London Heathrow Airport area (UK)

The method has been applied in an area near the Heathrow Airport in West London consisting of many inland water bodies such as lakes and reservoirs as shown in Fig. 2. Figure 3 shows the automatic definition of the grid cells based on the availability of dark targets, and Fig. 4 shows the production of contour map for the determined atmospheric path radiances. Each value of atmospheric path radiance corresponds to different values of aerosol optical thickness. An overlay of the contour map over the grid and image area is shown in Fig. 5.
Fig. 2

Illustration of the Landsat-5 TM image (2 June 1985) of the West London (partial scene: vicinity of Heathrow Airport). The algorithm requires the division of the image to grid cells

Fig. 3

Illustration of the grid cells of 3 km × 3 km

Fig. 4

Mapping in contour lines of the atmospheric path radiance (consisting of Rayleigh optical thickness and aerosol optical thickness). It is apparent that the high values of the atmospheric path radiance correspond to the area near the Heathrow Airport

Fig. 5

An overlay of the “atmospheric-path component” contour map over the grid and image area

The method has been applied to a series of Landsat-5 TM images, and the obtained aerosol optical thickness for site A (see Fig. 3) are shown in Table 1.
Table 1

Calculated aerosol optical thickness for the site A—Heathrow Airport area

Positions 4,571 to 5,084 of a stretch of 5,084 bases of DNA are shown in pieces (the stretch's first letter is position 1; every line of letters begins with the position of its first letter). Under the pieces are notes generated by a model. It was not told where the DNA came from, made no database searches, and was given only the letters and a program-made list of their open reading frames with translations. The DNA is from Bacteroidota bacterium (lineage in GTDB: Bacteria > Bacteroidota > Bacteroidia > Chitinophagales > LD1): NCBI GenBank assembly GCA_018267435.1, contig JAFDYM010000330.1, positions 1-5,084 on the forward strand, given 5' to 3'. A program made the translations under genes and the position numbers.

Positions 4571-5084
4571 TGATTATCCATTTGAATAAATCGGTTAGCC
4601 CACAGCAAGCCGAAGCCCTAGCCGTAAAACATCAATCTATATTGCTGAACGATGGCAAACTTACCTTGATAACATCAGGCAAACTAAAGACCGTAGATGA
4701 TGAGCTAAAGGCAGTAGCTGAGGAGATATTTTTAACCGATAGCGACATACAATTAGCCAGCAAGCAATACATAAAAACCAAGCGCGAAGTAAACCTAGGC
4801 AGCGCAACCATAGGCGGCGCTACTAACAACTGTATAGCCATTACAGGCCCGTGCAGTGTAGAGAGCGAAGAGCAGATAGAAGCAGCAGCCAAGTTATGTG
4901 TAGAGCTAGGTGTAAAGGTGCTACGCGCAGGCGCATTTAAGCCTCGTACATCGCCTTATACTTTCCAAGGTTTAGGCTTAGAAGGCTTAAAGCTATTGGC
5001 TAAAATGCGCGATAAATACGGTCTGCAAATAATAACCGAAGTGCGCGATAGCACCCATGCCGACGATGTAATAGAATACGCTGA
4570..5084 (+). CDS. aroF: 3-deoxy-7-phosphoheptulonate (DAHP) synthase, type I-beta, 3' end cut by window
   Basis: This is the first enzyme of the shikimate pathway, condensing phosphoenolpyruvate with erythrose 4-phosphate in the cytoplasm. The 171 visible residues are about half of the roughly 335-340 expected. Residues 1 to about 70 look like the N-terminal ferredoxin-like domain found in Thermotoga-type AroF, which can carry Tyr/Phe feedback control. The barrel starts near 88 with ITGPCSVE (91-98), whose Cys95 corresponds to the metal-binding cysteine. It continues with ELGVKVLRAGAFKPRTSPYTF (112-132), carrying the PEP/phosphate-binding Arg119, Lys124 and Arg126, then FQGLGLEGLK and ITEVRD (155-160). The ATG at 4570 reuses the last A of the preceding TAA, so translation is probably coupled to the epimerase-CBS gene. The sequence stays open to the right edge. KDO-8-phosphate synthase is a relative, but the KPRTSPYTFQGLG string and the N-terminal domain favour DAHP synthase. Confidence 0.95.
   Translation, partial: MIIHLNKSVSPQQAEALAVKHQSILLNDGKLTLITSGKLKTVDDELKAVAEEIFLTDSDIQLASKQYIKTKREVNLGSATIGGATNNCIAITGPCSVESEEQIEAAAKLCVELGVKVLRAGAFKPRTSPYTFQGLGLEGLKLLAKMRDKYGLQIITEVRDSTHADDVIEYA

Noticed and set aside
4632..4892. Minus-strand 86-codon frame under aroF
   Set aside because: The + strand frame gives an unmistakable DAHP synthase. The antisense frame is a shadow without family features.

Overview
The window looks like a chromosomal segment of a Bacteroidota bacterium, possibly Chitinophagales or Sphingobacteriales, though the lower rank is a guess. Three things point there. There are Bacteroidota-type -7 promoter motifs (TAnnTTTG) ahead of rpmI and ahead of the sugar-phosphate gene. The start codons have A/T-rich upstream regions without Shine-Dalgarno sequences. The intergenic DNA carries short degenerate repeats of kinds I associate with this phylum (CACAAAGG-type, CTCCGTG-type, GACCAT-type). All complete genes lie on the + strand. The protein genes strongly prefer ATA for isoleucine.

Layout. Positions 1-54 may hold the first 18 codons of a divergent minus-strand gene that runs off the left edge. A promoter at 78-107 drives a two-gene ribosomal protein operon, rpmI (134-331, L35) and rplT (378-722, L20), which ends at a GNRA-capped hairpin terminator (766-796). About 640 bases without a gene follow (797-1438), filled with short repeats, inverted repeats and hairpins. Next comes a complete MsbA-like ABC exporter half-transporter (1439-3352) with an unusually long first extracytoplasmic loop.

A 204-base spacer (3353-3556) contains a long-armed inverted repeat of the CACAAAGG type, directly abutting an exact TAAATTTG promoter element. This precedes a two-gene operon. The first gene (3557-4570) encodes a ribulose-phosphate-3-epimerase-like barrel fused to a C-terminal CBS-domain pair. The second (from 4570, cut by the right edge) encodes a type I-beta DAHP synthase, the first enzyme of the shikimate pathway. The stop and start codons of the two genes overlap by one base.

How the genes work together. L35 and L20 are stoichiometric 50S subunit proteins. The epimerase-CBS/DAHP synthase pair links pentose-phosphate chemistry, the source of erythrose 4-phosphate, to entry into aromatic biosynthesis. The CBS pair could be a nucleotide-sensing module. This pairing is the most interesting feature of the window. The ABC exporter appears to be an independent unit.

Image date

Calculated aerosol optical thickness

12 April 1984


5 March 1985


2 June 1985


29 September 1985


8 March 1986


28 June 1986


From the derived aerosol optical thickness of every image shown in Table 1, it can be concluded that the most atmospheric polluted images due to particulate were the 29 September 1985 and 28 June 1986, and the less polluted were the 2 June 1985 and 5 March 1985 images. For the images acquired on 2 June 1985 and 28 June 1896, the acquired visibility values during the satellite overpass were 26.2 and 5.4 km, respectively (Hadjimitsis and Clayton 2008). This is another supportive tool for the determined aerosol optical thickness values. Visibility is closely related to the aerosol optical thickness as shown by Forster (1984), Tanre et al. (1987), and Hadjimitsis and Clayton (2006).

Paphos Airport—Cyprus

The proposed method has been applied to Landsat TM/ETM+ image data of the Paphos District area in Cyprus, acquired on the 20th of July 2008 (see Figs. 6 and 7) and 13th of August 2008. The Microtops ΙΙ (Solar Light Company, USA) handheld sun photometer (see Fig. 8) that provides aerosol optical thickness (AOT) from instantaneous measurements, at five channels (440, 500, 670, 936, and 1020 nm) was used in this study to determine the aerosol optical thickness. An average value of the aerosol optical thickness determined using the sun photometer between 9.00 and 11.00 a.m. was used. The Landsat satellite overpass was between 9.20 and 9.30 a.m.